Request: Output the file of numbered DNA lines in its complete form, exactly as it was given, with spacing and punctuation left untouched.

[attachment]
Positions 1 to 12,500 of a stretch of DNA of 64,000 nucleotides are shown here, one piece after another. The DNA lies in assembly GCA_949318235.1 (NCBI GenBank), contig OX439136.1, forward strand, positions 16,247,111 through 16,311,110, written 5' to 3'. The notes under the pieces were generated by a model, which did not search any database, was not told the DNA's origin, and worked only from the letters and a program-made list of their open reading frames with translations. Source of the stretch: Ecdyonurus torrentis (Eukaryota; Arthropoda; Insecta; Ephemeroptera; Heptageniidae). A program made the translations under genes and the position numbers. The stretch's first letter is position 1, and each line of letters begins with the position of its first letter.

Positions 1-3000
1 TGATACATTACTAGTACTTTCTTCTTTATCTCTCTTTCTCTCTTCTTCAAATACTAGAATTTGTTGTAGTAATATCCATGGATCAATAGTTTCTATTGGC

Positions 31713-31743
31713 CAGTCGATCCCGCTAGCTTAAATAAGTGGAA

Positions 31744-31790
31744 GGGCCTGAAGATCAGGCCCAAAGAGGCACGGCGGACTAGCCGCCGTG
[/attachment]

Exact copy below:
Positions 1 to 12,500 of a stretch of DNA of 64,000 nucleotides are shown here, one piece after another. The DNA lies in assembly GCA_949318235.1 (NCBI GenBank), contig OX439136.1, forward strand, positions 16,247,111 through 16,311,110, written 5' to 3'. The notes under the pieces were generated by a model, which did not search any database, was not told the DNA's origin, and worked only from the letters and a program-made list of their open reading frames with translations. Source of the stretch: Ecdyonurus torrentis (Eukaryota; Arthropoda; Insecta; Ephemeroptera; Heptageniidae). A program made the translations under genes and the position numbers. The stretch's first letter is position 1, and each line of letters begins with the position of its first letter.

Positions 1-3000
1 TGATACATTACTAGTACTTTCTTCTTTATCTCTCTTTCTCTCTTCTTCAAATACTAGAATTTGTTGTAGTAATATCCATGGATCAATAGTTTCTATTGGC

Positions 31713-31743
31713 CAGTCGATCCCGCTAGCTTAAATAAGTGGAA

Positions 31744-31790
31744 GGGCCTGAAGATCAGGCCCAAAGAGGCACGGCGGACTAGCCGCCGTG